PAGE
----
1 drop food-grade Oregano oil (stirred into broth)

Combine all ingredients, cover and bake at 350 degrees for about 40 minutes.

jaja with turkey

Poached Eggs on Cheese Bread

Delicious day old bread uses.

2 cups chicken broth

2 tblsp. cilantro sauce

day old bread slices

Kerrygold Dubliner cheese – shredded

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Use a little bit of the chicken broth to poach the eggs in.

Slice and toast day old bread.

Place the toast into a baking pan.

Top each piece with shredded cheese.

To the remaining chicken broth, add cilantro sauce.

Pour chicken broth/cilantro sauce over bread then microwave for 30-45 seconds to melt cheese.
Let this sit until the bread has soaked up enough liquid to make it soft.

Remove cheese bread from pan, put on plate then top with poached eggs.

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Click here for more uses for hard bread.

Lime Cilantro Salad Dressing

A versatile sauce / salad dressing bursting with flavor.

2 bunches fresh cilantrocilanatro sauce

juice and zest from 4-5 limes

Place all in a blender or food processor.

Blend till smooth.

Add water to reach desired consistency.

*For a creamy sauce, add plain yogurt.

Medicinal Honey

Medicinal honey is powdered herbs combined with honey.

One can eat it by the teaspoonful or mix a teaspoon of herbal honey with a cup of warm water to make a tea.
double boiler
First – use a double boiler to gradually heat the honey so that it is easier to work with. Use a low to medium heat to make sure that you don’t boil it. When the honey has reached a thin consistency, add the herbs. Let it return to room temperature. The honey / herbal mixture will last up to a year. (It does not need to be refrigerated).

Full Tummy Relief Honey
1/2 tsp. ground cloves (antioxidant, anti-septic, local anesthetic, anti-inflammatory, rubefacient (warming and soothing), carminative and anti-flatulent properties)
1 tsp. powdered ginger (digestive aid)
2 tblsp. powdered citrus peel (A compound found in the peels of citrus fruit has the potential to lower cholesterol)
1 tblsp dandelion root (liver and gastrointestinal health)
1/2 tsp. powdered star anise (antifungal and antibacterial – it has been used to relieve coughs – relieves gas and colic)
1 cup honey (anti-bacterial – used to treat coughs & allergies and topically on wounds)

dry powdered ingredientsCirculation Honey
1 tsp. powdered juniper berry (cleanse the kidneys urinary tract)
1 tsp. powdered ginger (digestive aid)
1 tblsp. powdered turmeric (liver detoxifier, anti-inflammatory, wound healing & possible aid in certain types of cancer healing)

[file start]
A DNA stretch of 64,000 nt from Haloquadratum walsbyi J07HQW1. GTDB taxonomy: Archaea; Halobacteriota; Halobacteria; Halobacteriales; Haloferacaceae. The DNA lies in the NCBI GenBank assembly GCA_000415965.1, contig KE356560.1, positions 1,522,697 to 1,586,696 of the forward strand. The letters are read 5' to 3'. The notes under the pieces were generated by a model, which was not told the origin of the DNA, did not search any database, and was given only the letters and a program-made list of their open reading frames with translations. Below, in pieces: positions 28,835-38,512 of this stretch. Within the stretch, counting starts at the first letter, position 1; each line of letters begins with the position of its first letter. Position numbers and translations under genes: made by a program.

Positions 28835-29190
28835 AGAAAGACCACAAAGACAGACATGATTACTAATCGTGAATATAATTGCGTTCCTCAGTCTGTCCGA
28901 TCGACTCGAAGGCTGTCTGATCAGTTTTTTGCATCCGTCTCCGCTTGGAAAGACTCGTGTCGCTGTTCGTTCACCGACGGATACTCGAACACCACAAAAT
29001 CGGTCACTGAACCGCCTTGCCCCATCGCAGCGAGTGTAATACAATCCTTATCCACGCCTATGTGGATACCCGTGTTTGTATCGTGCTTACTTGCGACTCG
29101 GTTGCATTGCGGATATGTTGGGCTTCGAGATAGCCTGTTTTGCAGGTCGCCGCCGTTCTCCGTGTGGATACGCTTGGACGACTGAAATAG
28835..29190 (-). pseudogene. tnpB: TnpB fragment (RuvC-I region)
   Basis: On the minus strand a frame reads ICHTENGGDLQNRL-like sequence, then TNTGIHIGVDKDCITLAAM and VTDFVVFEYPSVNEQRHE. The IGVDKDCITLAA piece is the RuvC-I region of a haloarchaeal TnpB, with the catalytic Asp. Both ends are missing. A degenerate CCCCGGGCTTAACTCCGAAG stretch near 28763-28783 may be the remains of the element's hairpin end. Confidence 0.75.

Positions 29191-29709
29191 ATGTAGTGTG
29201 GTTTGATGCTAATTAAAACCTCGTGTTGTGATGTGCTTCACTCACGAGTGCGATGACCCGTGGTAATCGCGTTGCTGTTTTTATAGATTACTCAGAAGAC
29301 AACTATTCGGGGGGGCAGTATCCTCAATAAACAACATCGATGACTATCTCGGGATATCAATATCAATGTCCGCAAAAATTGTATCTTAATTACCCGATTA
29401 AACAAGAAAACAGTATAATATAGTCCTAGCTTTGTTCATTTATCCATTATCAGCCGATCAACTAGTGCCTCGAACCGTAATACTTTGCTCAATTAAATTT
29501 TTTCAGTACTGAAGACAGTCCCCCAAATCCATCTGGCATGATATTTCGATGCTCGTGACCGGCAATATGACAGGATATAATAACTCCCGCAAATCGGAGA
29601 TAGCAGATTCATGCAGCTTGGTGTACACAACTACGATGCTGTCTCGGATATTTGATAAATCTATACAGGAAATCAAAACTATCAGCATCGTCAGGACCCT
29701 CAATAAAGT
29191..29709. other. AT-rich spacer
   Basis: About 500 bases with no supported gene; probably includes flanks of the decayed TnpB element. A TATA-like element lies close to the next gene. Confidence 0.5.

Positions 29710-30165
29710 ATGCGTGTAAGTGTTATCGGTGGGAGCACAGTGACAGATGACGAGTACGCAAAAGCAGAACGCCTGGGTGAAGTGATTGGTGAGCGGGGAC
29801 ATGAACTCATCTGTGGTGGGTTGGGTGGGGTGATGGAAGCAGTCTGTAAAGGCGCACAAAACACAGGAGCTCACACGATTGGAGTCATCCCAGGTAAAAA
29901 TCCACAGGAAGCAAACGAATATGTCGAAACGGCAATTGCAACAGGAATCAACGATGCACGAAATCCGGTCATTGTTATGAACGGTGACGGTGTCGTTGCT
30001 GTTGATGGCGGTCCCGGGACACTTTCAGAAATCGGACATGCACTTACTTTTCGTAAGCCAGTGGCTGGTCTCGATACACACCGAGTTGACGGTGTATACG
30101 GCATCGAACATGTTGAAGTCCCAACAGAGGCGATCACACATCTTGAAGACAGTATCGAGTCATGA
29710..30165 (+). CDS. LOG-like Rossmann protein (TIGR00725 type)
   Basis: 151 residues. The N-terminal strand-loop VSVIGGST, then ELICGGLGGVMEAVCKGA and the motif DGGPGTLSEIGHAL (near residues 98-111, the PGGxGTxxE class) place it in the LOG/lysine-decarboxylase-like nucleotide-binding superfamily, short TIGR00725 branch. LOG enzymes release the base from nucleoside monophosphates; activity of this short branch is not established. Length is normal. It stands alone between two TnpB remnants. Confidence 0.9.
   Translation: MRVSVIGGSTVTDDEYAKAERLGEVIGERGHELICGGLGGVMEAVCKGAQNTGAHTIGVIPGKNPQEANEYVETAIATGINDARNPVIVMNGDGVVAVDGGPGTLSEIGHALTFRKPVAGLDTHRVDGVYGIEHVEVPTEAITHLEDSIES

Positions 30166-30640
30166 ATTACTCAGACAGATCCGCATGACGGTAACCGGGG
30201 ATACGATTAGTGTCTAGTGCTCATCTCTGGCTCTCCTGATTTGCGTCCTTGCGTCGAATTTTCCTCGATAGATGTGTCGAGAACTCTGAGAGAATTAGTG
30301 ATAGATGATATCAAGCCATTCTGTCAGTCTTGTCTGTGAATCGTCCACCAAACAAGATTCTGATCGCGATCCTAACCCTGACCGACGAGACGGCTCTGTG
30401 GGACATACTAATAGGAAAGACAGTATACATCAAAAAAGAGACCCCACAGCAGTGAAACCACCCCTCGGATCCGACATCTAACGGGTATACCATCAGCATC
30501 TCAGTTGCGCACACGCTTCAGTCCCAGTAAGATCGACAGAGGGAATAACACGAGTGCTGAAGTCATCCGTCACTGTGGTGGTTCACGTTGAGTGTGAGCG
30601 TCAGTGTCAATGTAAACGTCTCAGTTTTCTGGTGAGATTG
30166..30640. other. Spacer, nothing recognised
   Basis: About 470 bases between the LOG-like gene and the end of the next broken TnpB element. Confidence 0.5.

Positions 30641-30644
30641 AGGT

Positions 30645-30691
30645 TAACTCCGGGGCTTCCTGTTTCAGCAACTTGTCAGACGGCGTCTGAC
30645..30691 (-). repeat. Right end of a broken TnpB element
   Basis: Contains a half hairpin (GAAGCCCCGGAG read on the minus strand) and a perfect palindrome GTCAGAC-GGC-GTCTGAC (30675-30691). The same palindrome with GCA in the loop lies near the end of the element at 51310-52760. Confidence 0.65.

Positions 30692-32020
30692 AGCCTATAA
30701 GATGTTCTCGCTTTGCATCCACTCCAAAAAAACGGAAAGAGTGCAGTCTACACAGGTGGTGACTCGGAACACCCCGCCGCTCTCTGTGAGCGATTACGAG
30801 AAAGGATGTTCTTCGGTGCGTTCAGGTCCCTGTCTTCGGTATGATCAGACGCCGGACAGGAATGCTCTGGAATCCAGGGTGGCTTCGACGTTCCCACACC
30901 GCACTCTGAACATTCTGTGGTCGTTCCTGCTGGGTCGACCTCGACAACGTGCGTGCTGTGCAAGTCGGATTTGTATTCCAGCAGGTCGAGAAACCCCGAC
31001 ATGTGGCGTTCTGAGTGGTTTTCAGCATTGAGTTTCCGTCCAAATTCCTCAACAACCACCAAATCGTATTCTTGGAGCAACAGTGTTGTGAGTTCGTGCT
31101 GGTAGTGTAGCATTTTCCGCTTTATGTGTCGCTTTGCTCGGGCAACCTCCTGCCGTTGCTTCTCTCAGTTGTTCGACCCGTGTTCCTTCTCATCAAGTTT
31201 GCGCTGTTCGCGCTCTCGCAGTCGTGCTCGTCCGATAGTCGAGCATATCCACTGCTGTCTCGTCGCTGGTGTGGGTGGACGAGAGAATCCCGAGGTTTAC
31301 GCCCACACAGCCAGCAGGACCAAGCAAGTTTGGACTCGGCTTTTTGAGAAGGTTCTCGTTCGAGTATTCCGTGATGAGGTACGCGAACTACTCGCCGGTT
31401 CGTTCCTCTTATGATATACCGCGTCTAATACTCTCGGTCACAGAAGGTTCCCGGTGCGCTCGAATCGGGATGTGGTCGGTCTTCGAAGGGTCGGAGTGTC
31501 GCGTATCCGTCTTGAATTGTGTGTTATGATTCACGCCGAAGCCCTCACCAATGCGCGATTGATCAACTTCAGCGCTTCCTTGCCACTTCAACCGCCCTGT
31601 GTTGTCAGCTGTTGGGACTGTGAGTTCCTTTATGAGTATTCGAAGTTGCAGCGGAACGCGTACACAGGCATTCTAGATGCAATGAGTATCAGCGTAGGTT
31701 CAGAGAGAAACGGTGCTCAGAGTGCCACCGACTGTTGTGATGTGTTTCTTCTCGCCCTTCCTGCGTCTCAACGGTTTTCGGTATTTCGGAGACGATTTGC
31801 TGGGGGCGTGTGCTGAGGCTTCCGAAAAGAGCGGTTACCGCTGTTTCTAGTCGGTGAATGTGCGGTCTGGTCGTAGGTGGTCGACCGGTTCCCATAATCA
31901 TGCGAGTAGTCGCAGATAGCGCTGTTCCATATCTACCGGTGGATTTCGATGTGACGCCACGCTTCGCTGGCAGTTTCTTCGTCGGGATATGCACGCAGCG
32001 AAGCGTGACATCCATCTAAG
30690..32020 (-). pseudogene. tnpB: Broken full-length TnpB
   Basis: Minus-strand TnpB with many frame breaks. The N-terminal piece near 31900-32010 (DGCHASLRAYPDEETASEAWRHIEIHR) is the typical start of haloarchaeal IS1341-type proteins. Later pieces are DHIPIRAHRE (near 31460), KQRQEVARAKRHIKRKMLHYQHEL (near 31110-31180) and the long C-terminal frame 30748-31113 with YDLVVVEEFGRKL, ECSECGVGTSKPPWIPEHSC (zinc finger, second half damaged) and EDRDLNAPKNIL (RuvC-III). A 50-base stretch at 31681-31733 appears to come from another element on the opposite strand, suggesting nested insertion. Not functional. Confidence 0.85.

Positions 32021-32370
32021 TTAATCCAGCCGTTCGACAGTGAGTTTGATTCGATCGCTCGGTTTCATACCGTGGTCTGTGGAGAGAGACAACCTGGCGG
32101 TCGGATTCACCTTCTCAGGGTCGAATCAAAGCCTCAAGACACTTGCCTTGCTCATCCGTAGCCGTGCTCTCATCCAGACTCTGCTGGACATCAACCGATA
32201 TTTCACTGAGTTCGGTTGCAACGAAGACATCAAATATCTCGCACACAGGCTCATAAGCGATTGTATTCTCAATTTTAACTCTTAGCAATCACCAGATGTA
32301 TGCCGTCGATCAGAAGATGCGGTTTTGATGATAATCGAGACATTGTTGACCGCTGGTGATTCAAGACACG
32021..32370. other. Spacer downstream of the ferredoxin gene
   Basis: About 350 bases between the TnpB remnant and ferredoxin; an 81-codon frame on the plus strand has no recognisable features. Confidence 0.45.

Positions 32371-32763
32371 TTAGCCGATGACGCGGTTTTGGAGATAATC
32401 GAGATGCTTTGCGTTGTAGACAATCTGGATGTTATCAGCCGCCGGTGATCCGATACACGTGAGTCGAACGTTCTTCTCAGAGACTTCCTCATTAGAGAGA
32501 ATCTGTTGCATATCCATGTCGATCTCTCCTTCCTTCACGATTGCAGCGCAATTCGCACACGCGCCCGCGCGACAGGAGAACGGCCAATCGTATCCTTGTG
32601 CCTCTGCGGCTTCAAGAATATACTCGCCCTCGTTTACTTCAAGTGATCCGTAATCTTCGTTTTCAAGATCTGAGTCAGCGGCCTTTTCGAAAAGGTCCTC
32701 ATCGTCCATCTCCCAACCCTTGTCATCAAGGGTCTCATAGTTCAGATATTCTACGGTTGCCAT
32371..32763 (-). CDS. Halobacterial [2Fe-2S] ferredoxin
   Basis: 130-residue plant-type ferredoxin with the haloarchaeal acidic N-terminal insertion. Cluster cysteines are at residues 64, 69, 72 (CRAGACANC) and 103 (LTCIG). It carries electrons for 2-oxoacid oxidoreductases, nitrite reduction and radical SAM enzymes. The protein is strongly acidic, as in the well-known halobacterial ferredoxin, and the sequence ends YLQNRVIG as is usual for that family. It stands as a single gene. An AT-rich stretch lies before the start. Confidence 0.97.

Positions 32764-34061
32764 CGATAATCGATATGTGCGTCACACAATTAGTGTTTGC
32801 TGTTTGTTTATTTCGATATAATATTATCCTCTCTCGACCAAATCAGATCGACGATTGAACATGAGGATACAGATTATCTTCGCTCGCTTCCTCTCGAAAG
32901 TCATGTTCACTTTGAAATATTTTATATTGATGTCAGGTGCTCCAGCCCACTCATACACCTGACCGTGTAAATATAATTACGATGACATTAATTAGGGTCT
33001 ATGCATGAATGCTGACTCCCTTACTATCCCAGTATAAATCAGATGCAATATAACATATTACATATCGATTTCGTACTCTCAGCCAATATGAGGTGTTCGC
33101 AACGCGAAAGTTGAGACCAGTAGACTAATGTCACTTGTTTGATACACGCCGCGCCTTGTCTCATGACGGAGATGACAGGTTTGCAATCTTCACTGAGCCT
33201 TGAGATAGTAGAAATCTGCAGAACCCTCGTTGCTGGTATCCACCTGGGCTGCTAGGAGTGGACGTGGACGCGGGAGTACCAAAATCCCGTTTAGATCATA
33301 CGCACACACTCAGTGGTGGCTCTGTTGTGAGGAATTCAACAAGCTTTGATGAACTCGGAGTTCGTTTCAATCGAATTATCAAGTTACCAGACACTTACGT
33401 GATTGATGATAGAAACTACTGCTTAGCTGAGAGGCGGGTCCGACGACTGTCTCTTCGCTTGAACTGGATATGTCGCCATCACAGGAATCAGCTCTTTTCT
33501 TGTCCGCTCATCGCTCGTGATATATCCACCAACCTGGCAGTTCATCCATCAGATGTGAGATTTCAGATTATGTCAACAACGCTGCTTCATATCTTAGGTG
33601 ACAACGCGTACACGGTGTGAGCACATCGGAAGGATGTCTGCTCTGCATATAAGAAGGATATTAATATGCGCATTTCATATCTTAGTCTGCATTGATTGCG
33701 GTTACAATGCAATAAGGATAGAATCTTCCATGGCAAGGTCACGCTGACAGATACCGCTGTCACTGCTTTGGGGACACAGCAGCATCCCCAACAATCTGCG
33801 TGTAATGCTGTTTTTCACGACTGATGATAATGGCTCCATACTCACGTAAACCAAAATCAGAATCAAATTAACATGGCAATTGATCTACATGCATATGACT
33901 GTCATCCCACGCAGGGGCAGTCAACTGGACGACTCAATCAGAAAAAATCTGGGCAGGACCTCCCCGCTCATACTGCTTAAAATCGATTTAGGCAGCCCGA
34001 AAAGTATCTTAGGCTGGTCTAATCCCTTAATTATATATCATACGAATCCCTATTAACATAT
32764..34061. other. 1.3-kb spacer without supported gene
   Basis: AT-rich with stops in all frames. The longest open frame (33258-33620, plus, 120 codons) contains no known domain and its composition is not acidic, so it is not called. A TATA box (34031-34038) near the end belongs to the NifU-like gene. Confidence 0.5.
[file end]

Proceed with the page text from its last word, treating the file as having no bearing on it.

1/2 tsp. powdered cardamom (good smelling breath, heart an insulin health)
2 cups honey (anti-bacterial – used to treat coughs & allergies and topically on wounds)
According to Wikipedia:

Scientists have revealed that honey has powerful anti-bacterial properties on at least sixty species of bacteria, and unlike antibiotics, which are often useless against certain types of bacteria, honey is non-toxic and has strong effects.[6]

The composition of honey includes sugars such as glucose and fructose and also minerals such as magnesium, potassium, calcium, sodium chlorine, sulphur, iron and phosphate. Depending on the quality of the nectar and pollen, the vitamins contained in honey are B1, B2, C, B6, B5 and B3.[12]

When honey is used topically, as, for example, a wound dressing, hydrogen peroxide is produced by dilution of the honey with body fluids. As a result, hydrogen peroxide is released slowly and acts as an antiseptic.

Honey is widely used in cough medicines and to treat allergies.

Making the Most of Produce – Oranges, Lemons & Limes

Use these simple techniques to improve getting every use possible out of fresh produce.

 Oranges & Lemons

When oranges and lemons are in season and abundant, 

peel them and set the peelings out to dry

store in a cool open place and check frequently to make sure they have plenty of air circulation (and are not growing mold!)

once peeling are dry, tear them into quarter or dime sized pieces and store them in a glass jar

use them to make tea, grate into dishes, or put into a coffee grinder to make powder

juice the insides and freeze the juice in ice cube molds

****I froze the lemon pulp that was the waste product from the juicer… thinking it would make a great cleaning product – but have yet to figure out how to get it from point A to point B.  Any ideas?

 

Limes

Zest them  – set the zest out to dry

Place dried zest in clean baby food jars for storage

Freeze the juice in ice cube molds.